Fifty predoctoral trainees have undertaken the B2 Program since 2007.
To date, 29 of these trainees have completed their PhD, 18 remain in training, and 3 from our first cycle of funding exited without a PhD.
Our trainees are a diverse group, with 55% coming from one or more underrepresented groups (26% underrepresented minority, 23% ability disadvantage, 23% economic disadvantage); 64% have been female and 23% LGBTQIA+.
For comparison, nationwide 20% of predoctoral students in the behavioral and social sciences are from a U.S. underrepresented minority and 72% are female (NIH, 2021a). Consistent with our historical focus, 80% (40/50) of our trainees are from one of our two affiliated psychology PhD programs.
Our metrics provide evidence of our program quality: the program boasts a 91% retention rate (29/32), a median time-to-PhD of 5 years, and our trainees have averaged 4.9 publications from their course of graduate study (56% as first-author; excluding new entrants, three early exits). In line with the mission of the B2 Program, 69% of our alumni have published predoctoral work involving a neuroscience method, and 52% have multiple co-authors who were B2 Program faculty at the time of their training; combining these metrics, 41% have a neuroscience publication with multiple B2 Program faculty.
Turning to the early career outcomes for the remaining alumni, 11 (48%) are in the academic employment sector (all with faculty appointments) (Figure 1c, Academia); 14 (61%) have a primarily research position (Figure 1c, red squares); intersecting tiers, 9 (39%) are in the academic sector, with research faculty appointments (with 7 (30%) at an R1 institution).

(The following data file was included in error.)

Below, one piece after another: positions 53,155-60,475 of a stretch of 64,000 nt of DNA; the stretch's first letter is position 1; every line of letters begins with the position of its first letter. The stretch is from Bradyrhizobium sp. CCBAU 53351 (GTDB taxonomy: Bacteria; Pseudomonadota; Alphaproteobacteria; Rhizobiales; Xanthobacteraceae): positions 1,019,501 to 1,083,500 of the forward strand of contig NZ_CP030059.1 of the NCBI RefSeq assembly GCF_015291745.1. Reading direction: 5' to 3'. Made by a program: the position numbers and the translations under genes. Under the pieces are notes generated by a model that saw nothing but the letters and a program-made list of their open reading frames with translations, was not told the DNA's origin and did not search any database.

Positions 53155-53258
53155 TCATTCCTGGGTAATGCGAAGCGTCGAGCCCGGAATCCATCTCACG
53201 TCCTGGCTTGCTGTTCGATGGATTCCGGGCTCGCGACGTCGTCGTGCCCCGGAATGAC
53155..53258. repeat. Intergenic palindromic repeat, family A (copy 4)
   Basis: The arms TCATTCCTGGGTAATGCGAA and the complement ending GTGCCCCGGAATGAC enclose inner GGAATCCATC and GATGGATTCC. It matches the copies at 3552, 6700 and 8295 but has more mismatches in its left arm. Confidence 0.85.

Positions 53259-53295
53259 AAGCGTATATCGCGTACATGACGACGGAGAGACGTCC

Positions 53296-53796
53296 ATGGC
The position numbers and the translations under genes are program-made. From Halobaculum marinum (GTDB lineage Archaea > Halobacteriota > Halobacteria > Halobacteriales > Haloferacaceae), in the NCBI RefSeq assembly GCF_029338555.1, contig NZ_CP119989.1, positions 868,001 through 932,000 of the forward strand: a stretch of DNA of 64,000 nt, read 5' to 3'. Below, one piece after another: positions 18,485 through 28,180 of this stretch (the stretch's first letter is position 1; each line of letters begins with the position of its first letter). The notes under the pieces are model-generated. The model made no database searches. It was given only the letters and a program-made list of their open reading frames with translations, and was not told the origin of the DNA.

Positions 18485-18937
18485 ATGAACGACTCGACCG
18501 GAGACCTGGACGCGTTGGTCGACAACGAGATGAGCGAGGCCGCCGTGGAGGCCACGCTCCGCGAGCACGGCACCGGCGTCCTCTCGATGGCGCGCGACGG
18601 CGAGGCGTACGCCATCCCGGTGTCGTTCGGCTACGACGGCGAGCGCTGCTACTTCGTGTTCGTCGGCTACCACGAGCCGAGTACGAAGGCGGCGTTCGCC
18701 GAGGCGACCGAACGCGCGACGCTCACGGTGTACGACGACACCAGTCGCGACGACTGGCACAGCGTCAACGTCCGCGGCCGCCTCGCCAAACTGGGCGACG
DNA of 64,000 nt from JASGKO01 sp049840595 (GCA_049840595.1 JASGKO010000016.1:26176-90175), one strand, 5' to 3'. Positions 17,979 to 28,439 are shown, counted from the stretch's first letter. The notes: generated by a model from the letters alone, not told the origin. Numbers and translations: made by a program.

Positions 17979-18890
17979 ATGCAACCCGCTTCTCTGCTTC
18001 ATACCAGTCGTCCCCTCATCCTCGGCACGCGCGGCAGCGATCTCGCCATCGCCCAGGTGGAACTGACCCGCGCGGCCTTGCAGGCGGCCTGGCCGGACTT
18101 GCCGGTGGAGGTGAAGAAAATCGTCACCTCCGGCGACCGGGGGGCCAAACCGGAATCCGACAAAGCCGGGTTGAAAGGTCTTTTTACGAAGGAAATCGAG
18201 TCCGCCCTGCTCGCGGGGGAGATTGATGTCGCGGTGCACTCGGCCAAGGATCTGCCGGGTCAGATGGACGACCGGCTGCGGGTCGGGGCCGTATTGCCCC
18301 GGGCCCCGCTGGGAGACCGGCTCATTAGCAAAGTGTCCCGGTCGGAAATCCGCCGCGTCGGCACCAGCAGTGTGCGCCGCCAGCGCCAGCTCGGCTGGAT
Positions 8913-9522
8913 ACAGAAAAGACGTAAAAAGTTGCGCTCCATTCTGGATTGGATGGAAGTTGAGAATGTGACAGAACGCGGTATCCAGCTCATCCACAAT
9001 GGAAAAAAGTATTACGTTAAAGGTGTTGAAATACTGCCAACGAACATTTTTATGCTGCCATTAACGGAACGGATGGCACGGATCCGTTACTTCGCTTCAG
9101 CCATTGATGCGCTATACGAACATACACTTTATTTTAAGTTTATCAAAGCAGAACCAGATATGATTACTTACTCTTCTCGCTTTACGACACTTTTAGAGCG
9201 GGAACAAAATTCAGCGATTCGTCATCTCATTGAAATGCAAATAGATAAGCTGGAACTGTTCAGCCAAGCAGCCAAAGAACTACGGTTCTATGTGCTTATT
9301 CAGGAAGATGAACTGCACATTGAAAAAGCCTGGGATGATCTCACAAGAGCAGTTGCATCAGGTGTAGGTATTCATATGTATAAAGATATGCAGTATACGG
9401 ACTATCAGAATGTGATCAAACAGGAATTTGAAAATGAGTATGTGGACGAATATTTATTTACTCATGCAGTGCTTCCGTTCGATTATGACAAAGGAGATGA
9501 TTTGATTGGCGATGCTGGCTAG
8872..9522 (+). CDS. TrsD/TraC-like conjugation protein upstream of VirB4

Amongst our 17 recent alumni, 4 (23.5%) have garnered F32/T32 postdoctoral fellowships. Amongst our 12 advanced alumni, 2 (17%) hold a K-award and 1 (8%) holds multiple NIH research program grants (RPGs). Together, our alumni hold NIH awards that span across 7 institutes, with each award involving neuroscience methods.
Collectively, our outcome measures demonstrate that we have been successful in our primary aim to prepare trainees for neurobehavioral research careers with health relevance. For nearly all measures, our trainee performance indicators exceed NIH benchmarks. This is especially impressive, as outcomes for predoctoral students with NRSA support are typically better than for individuals from the same institutions without NRSA support (NIH 2001, 2012a,b). Thus, B2 trainees are outperforming the typical career enhancement associated with NRSA support.
In addition to meeting its primary mission, the B2 Program has met its secondary aims, which are to equip trainees with skills for success in the broader scientific workforce and to increase the diversity of the scientific pipeline. An impressive 97% of our alumni (28/29) are in continued training, remain in research, or have progressed into teaching, clinical, or science-related careers that utilize their B2 training. These include highly desirable government and private sector positions as data scientists, research directors, and C-suite officers in the neurobehavioral technology sector. Further, 75% of our alumni (3 of 4) from an underrepresented racial/ethnic minority hold faculty positions (1 primarily teaching, 2 primarily research) and are already playing vital roles in the mentorship of undergraduate and graduate students from underrepresented groups.This is apparent in B2 Alum comments about the B2 Program, such as: “The B2 grant was foundational to the direction and trajectory of my career. I honestly don't think I would be where I am now in my career without it.